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Avoiding Crashes in the Race Against Cancer With Immunotherapy

Immunotherapy medications have been a wonderful addition to the arsenal of cancer therapeutics. Their use has revolutionized the treatment of many cancers and offers new hope to patients. However, these upsides do not come without downsides.
BY Chad Tang, M.D.
PUBLISHED September 27, 2019
Immunotherapy medications have been a wonderful addition to the arsenal of cancer therapeutics. Their use has revolutionized the treatment of many cancers and offers new hope to patients. However, these upsides do not come without downsides.

The underlying concept of current immunotherapy is simple: Immunotherapy drugs help a person’s immune system recog- nize the cancer as an obstacle and mount
a response against it. If fighting cancer is a race and the immune system is a race car, current immunotherapy drugs effectively turn off the brakes. However, at the end of a race, the car will eventually need to use its brakes to stop, and sometimes immu- notherapy cuts the brakes permanently. Crashes do happen.

When its brakes are cut, the immune system may launch an indiscriminate attack, damaging normal tissues in addition to the cancer. Even without immunotherapy, the immune system has a tendency to attack certain organs. Immunotherapy side effects resemble common autoimmune diseases and often affect the gut, lung, endocrine system and skin. Symptoms such as diarrhea, cough, shortness of breath, lack of energy and rashes can be particularly terrible and, when severe, need to be treated early.

HARNESSING THE POWER OF TWO
There have been significant breakthroughs using immunotherapy combinations. Such strategies have focused on pairing two immunotherapy agents (cutting the brakes at two places), using immunotherapy with another potent anti-cancer agent (cutting the brakes and hitting on the gas) and combining immunotherapy with local therapies such as radiation and/or surgery. The success of these combinations has been significantly higher than with a single immu- notherapy agent, but so have the number and severity of toxicities. For example, two commonly used immunotherapy agents, Yervoy (ipilimumab) and Opdivo (nivolumab), have been shown in studies to increase the response rates in melanoma as much as sixfold. This greater effectiveness also brings an increase in toxicity — half of patients experienced severe immune-related side effects, most commonly diarrhea, rash and lack of energy.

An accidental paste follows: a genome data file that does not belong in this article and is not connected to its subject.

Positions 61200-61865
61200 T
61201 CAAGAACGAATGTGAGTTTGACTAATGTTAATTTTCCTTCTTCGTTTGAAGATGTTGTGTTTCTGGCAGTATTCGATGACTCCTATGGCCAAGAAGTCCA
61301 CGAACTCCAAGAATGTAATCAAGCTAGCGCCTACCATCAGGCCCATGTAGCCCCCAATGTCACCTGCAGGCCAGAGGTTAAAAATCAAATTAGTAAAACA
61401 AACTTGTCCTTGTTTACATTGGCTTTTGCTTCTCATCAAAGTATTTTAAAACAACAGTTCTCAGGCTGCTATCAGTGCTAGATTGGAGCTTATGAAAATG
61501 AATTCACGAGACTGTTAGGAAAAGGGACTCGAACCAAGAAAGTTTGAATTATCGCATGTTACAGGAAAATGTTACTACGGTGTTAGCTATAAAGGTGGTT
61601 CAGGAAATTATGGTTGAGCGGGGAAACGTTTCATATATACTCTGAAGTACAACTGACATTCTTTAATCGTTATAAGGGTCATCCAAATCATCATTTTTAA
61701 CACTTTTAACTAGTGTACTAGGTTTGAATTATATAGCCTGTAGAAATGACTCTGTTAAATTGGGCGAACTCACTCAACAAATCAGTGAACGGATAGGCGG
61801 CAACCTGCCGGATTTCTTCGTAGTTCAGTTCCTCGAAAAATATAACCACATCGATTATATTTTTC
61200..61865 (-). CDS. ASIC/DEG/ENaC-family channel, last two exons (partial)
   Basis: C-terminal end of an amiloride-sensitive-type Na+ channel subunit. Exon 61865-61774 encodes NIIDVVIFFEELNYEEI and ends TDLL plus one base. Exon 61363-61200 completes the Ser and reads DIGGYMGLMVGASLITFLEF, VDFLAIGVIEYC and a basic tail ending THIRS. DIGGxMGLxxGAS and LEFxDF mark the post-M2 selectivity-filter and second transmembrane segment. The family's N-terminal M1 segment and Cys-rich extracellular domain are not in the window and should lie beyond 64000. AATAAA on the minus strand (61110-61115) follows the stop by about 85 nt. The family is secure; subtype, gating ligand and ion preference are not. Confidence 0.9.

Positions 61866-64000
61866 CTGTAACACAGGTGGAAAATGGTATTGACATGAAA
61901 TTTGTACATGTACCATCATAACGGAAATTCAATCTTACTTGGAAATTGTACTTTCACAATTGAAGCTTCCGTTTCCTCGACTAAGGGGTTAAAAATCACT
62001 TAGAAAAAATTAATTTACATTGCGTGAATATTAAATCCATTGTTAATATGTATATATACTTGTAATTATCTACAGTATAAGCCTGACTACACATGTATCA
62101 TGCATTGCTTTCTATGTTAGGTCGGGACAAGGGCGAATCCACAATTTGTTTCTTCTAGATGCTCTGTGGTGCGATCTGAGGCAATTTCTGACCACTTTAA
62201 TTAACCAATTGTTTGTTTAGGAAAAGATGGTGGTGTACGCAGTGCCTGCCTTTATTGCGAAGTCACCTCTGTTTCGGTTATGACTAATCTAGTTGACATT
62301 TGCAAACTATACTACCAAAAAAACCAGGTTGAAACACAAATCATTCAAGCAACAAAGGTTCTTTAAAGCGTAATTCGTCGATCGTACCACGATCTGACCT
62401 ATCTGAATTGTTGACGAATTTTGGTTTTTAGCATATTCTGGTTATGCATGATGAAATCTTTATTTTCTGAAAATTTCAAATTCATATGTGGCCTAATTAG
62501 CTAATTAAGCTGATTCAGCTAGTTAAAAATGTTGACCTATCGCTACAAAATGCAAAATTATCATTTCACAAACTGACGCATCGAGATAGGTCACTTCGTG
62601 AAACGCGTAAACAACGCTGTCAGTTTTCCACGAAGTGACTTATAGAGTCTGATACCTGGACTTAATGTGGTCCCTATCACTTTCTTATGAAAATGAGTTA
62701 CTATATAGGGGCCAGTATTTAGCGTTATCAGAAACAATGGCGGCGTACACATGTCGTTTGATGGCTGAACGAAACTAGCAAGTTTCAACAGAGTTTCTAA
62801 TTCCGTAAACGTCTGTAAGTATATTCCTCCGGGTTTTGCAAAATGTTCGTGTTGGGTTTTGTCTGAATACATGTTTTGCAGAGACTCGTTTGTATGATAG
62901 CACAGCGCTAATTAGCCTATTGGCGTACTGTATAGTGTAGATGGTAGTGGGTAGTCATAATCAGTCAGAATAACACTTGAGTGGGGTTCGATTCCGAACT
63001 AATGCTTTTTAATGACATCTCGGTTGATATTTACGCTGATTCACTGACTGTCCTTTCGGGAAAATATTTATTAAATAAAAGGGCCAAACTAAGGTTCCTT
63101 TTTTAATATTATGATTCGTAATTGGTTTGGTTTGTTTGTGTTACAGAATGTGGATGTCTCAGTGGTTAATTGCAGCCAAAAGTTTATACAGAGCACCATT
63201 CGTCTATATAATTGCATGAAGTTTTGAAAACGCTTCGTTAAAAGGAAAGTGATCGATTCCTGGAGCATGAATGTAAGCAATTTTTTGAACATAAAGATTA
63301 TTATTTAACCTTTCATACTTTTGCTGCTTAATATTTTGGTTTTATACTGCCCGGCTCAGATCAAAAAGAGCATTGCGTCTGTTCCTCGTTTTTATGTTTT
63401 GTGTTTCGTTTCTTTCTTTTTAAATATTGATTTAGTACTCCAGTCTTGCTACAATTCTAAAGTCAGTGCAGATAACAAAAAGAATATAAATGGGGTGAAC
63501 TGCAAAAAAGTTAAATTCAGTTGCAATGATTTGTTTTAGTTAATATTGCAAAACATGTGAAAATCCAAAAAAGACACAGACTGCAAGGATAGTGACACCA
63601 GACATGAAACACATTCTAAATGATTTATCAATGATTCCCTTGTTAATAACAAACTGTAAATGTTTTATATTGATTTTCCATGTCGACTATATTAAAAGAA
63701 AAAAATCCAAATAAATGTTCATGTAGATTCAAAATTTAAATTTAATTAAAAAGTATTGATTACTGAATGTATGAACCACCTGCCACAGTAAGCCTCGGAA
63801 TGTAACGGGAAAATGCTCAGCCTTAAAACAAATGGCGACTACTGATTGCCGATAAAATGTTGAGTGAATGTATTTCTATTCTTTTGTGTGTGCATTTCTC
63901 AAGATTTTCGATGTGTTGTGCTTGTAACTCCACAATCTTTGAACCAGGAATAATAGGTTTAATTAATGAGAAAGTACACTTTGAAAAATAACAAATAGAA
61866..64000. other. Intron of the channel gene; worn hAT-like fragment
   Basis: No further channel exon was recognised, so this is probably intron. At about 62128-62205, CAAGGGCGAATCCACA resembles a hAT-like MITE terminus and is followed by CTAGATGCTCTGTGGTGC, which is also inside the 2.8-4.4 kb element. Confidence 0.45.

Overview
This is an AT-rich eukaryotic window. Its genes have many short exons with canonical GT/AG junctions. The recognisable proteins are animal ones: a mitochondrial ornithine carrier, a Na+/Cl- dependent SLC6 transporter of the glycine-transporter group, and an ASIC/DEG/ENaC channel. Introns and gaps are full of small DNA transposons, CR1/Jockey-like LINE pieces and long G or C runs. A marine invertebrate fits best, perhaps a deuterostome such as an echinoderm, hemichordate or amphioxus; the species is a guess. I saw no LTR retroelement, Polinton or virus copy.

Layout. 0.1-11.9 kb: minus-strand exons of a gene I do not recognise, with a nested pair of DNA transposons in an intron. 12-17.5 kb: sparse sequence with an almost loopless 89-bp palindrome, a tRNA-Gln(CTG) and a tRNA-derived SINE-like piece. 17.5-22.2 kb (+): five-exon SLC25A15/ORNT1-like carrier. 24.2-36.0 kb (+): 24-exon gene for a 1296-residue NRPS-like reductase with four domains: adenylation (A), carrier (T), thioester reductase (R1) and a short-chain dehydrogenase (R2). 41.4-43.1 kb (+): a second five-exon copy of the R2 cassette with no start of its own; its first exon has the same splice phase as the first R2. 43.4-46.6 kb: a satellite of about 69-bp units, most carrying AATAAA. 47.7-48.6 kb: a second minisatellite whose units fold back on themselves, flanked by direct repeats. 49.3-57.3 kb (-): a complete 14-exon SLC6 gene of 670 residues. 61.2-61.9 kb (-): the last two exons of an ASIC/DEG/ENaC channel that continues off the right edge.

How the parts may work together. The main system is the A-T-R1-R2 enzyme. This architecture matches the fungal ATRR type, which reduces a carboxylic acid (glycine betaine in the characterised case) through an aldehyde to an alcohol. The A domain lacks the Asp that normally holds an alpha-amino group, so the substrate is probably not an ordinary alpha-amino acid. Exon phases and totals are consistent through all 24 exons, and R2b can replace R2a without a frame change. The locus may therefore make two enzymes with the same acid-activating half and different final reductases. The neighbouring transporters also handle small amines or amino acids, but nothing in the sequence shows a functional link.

THE CONUNDRUM OF TREATING SIDE EFFECTS
Treating immune-related side effects complicates the management of patients with cancer. Immune-blunting drugs such as steroids, the mainstay of treatment for these side effects, halt the immune response, effectively reapplying the brakes, which may unintentionally stop the immune system’s ability to fight the cancer. Furthermore, drug companies are concerned about curtailing the effectiveness of immune agents under investigation, and it’s not infrequent that clinical trials have strict criteria excluding the use of immune-blunting drugs during or prior to patient enrollment. Thus, clinicians may worry that aggressive early treatment of immune-related side effects will curtail an early anti-cancer immune response or limiting clinical trial options.

WHERE WE GO FROM HERE
The study of why immune-related toxicities develop and how to treat them has lagged behind research focusing on the biomarkers that predict effectiveness of immunotherapy. Promising emerging work is beginning to differentiate and study the specific immune cells that are responsible for these side effects. Hopefully, with a deeper understanding of the mechanisms that drive toxicity versus those that drive effectiveness, we will be able to tailor treatment for individual patients, recognize and treat immunotherapy-related complications early, and design immuno- therapy combinations with an eye toward minimizing side effects. Treating cancer with immunotherapy should be considered a delicate balancing act in which we must aim to beat cancer by driving fast but not so fast that we lose control and crash.

Chad Tang, M.D., is an assistant professor of radiation oncology and adjunct assistant professor of investigational cancer therapeutics at The University of Texas MD Anderson Cancer Center in Houston.
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